Tuesday, March 06, 2007

Delay made Jessica's Law worse

The floor substitute for "Jessica's Law" (HB 8) passed yesterday by the Texas House looks like pure junk legislation to me. In many ways, they made it worse. (See AP's coverage and the vote count at Capitol Annex.)

First offense penalties for the new crime of continuous sexual abuse of a child (in debate it came out that "continuous" doesn't need to be for very long at all) will be 25-99 years, with a death sentence on the second offense. That almost ensures many families won't turn in relatives for fear they'll receive such long sentences.

I wanted to scream at them from the gallery, "Don't you understand you're causing MORE kids to be molested without recourse?!"

Jurors don't even have to agree on which crime was committed when. Plus, they removed the statute of limitations for this and other sex crimes entirely, inviting faulty testimony decades after the fact.

This bill invites worse prison overcrowding, spiraling geriatric health costs at TDCJ, and more innocent people in prison because of the change in the statute of limitations. It makes things worse for kids, not better. The only people who benefit from this bill are the politicians who plan to use it in their campaigns marketing themselves to a gullible public who trusted them to act in their interest to keep their children safe.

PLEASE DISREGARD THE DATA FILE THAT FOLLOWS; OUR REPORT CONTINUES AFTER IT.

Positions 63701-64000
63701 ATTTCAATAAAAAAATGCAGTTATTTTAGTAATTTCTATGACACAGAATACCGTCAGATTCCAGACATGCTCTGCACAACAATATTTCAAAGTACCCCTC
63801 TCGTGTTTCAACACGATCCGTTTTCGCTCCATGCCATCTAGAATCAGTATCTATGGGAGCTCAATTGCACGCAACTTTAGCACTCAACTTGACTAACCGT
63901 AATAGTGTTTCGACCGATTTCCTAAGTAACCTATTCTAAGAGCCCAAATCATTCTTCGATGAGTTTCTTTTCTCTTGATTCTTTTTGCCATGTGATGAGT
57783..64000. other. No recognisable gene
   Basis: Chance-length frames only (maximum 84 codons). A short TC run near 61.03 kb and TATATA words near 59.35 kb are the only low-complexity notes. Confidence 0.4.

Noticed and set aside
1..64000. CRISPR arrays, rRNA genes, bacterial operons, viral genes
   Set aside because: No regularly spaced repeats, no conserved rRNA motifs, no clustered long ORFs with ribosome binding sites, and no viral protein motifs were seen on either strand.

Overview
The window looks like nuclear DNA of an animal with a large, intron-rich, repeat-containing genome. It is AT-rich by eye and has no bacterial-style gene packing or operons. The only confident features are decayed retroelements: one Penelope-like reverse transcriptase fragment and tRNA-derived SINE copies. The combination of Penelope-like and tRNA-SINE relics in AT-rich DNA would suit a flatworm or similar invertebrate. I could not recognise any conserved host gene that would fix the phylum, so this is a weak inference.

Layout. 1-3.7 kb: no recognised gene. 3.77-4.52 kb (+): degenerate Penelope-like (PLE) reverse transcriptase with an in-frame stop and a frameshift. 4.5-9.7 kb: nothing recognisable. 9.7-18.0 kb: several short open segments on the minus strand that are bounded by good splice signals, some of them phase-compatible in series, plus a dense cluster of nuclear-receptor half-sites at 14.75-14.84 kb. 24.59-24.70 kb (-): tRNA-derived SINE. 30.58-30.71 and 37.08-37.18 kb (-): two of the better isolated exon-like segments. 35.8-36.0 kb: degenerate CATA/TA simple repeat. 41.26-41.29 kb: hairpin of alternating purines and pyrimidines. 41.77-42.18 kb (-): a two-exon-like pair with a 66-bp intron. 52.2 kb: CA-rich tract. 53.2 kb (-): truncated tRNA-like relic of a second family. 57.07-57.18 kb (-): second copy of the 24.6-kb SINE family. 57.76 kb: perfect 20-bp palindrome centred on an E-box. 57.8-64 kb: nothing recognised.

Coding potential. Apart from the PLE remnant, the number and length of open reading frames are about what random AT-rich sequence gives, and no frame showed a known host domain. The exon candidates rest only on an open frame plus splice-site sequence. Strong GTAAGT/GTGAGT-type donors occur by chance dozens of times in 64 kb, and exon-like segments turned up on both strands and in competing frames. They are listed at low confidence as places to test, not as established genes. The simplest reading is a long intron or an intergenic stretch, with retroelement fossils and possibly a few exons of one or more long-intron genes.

Yesterday's vote betrayed that trust.

MORE: Paul Burka analyzes why HB 8 will be declared unconstitutional as written.


Anonymous said...

Perhaps you should have screamed grits. I'm so sad to see that while I've been in TX, they've done what I feared they would. Sad indeed.

Anonymous said...

Rediculous. Extending the statute of limitations making life worse for children? Your soap box is a bit rickety...snafu.

Anonymous said...

And why, Grits, is Rep. Aaron Pena so high in your estimations, exactly?

Is there any chance that this "junk legislation" will be blocked by the Senate?

Gritsforbreakfast said...

No, anonymous - 25 years on the first offense makes life worse for children, because they'll be less likely to report family members. Removing the statute of limitations makes it more likely innocent people will be convicted from faulty eyewitness testimony. This is a bad bill for many reasons.

And I called out Peña for passing this bill out of committee, but I also think he's a brand new committee chair, this was a Speaker's bill (see the low number), and there's a lot of session left for him to prove himself. He'll certainly get his chance. If I seem like I'm defending him, it's on these grounds: I think some Democrats want him to fail because of the Craddick vote, and I want him to succeed because the state needs better laws.

As for the Senate, this won't get blocked there, but it will likely be altered, then there would be a conference committee where the final bill will probably be written.

Mariamariacuchita said...

Good commentary. The Texas Association Against Sexual Assault has also written a commentary on these unintended consequences of the Jessica's law. www.taasa.org

Mariamariacuchita said...

and the sad part is that they will skewer all (of the 25) Democrats who did not support this bill in the draconian way it was crafted as being pro-pedophile.